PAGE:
Barcelona: Ancient City of Lights, Architectural Wonders, and Street Mimes
Barcelona, as forever immortalized by the stirring lyrics of Eurotrash Girl by Cracker, is a lively-happening city full of lights, music, street performers and grungy homeless people.
Barcelona has a long and rich history going as far back as the Carthaginians in the 2nd century B.C. Legend has it that the father of Hannibal (of Alps and Elephants fame) originally founded the city. Smarting from their defeat by the Romans in the first Punic War, the crafty Carthaginians moved into Spain hoping its wealth would put them back on equal footing with the Romans.
Hannibal left Spain in 218 B.C. via the Pyrenees then later the Alps to take his war and elephants to Italy. Meanwhile the Romans slipped in behind him and after several years of hard fighting took over the whole of Spain.
The Romans made Barcelona into a military camp centered in what is now the Placa de Sant Jaume. The Romans held Barcelona and Spain for over six centuries until the Visigoths kindly took it off their hands in the 5th century.
|Bust of a Roman Woman|
The Moors took Barcelona but in turn lost it to the Frankish armies of Charlemagne in the beginning of the 9th century. A century and half later the Muslims got a bit of revenge when they sacked Barcelona.
Somewhere in all this flotsam and jetsam of invaders, raiders, and Franks emerged the Catalan people. The Catalan language spread throughout Northeastern Spain, parts of France and Italy as their influence and power grew.
After Spain was united with the marriage of Ferdinand II of Aragorn and Isabella I of Castile in the late 15th century, Barcelona and the Catalonian areas began to decline. Catalonia found itself on the losing side of the centralization process of Spain.
The War of Spanish Succession saw Barcelona fall in 1714 to French troops who supported Castilian power. King Philip V of Spain (though he was actually of France and the son of Louis XIV) prohibited the public use of the Catalan language. Two centuries later, Francisco Franco would continue this ban after he took the city in 1939 during the Spanish Civil War. It was only after his death, that Catalonia was able to regain some cultural identity.
|Fine Art at its finest on Las Ramblas|
I flew from Frankfurt to Reus, a city south of Barcelona using Ryan Air. Europe is now besieged with a variety of cheap no-frills airlines that help the economy traveler jet about the continent with ease to their pocketbook. This was my first time to fly a no-frills airline and it definitely was no-frills. I found the filet mignon a little tough and the Dom Perignon a little too dry for me.
In Barcelona, it was nice to see the Euro girls in their risque fashion of midriff-revealing shirts, low-waisted pants, bulging breasts – and these were just the 14-year-olds. The European lax attitude towards sex is everywhere. Men’s magazines rest next to kid’s comic books (this is a sharp contrast from Japan where the Men’s Magazines are the kids’ comic books). Everywhere I could see the slutty ads with half-naked anorexic sirens promoting everything from clothes to fertilizer (but rarely anything actually to do with sex).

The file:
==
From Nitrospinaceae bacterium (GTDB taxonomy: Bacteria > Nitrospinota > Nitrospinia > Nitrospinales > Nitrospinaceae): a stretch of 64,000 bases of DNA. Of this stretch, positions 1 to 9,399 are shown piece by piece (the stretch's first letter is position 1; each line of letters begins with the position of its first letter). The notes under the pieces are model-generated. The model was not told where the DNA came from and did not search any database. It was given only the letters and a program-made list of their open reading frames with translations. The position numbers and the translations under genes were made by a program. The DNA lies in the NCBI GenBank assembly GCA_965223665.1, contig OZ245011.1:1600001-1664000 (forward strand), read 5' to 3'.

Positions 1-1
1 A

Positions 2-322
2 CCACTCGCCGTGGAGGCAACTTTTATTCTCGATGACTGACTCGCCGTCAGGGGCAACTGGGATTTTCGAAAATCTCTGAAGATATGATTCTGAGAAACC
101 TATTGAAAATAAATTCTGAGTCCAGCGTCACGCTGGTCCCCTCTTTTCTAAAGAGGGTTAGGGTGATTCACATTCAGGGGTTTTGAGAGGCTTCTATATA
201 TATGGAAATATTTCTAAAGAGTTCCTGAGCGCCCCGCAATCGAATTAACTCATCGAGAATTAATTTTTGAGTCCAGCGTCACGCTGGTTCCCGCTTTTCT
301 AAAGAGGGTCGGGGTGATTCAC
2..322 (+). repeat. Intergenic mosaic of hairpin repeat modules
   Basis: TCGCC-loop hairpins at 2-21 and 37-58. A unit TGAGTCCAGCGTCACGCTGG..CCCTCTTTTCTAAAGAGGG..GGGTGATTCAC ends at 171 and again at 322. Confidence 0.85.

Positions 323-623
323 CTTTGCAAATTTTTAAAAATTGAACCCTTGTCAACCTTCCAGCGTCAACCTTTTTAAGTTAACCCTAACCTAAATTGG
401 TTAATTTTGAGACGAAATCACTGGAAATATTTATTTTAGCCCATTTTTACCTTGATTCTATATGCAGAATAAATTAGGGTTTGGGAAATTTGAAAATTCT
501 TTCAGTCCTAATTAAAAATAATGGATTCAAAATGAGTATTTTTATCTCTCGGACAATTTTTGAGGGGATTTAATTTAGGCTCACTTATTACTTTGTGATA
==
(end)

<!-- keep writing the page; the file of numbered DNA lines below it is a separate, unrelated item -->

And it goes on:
I first wandered the streets of the Gothic Quarter. There I watched various musicians and street-performing live statue mimes battle each other for attention and Euro dollars. There was some vicious silent competition on Las Ramblas street as the live statue mimes tried to out-stand each other and not move. One was so successful that after 3 days he was the only one who hadn’t moved. Unfortunately by the time of my arrival the aroma that began to arise from him told us that his secret lay in rigor mortis.
|La Sagrada Famila|
Antoni Gaudi was a late 19th century/early 20th century Catalan architect for whom the the question: “Is this perhaps too much color?” was blasphemy. He also designed Parc Guell, a city park in Barcelona riddled with fantastic pieces of both multi-colored and naturally-colored stone sculptures that either blend with the surroundings or dominate them.
Picasso, a former resident of Barcelona and frequenter of its brothels, hated Gaudi’s work. Personally I liked the Parc Guell and La Sagrada Familia. The church is still under construction though Gaudi has long been dead. It is predicted to be finished in 2020.
The summer can be brutal so it’s the nights when Barcelona truly comes alive. However, though Barcelona is notorious for keeping late hours this doesn’t mean all the inhabitants appreciate the late night activities that go on outside their windows. One night a drunk American girl from Hawaii who was expressing rather loudly her profound dislike of her home-state at 3 a.m. in the morning had a nasty surprise when all of a sudden from a 4th floor window a bucket of cold water came cascading down to douse the speaker’s energetic tirade. Unfortunately some of it also splashed on the unwilling listener, which happened to be me.
I regret that I spent such little time in Barcelona. Its a city that deserves a lengthy stay. There is much in the way of history, culture, architecture and entertainment to keep the visitor enthralled. I look forward to revisiting Barcelona someday but I shall be wary of raising my voice too loudly next to any apartment buildings in the middle of the night.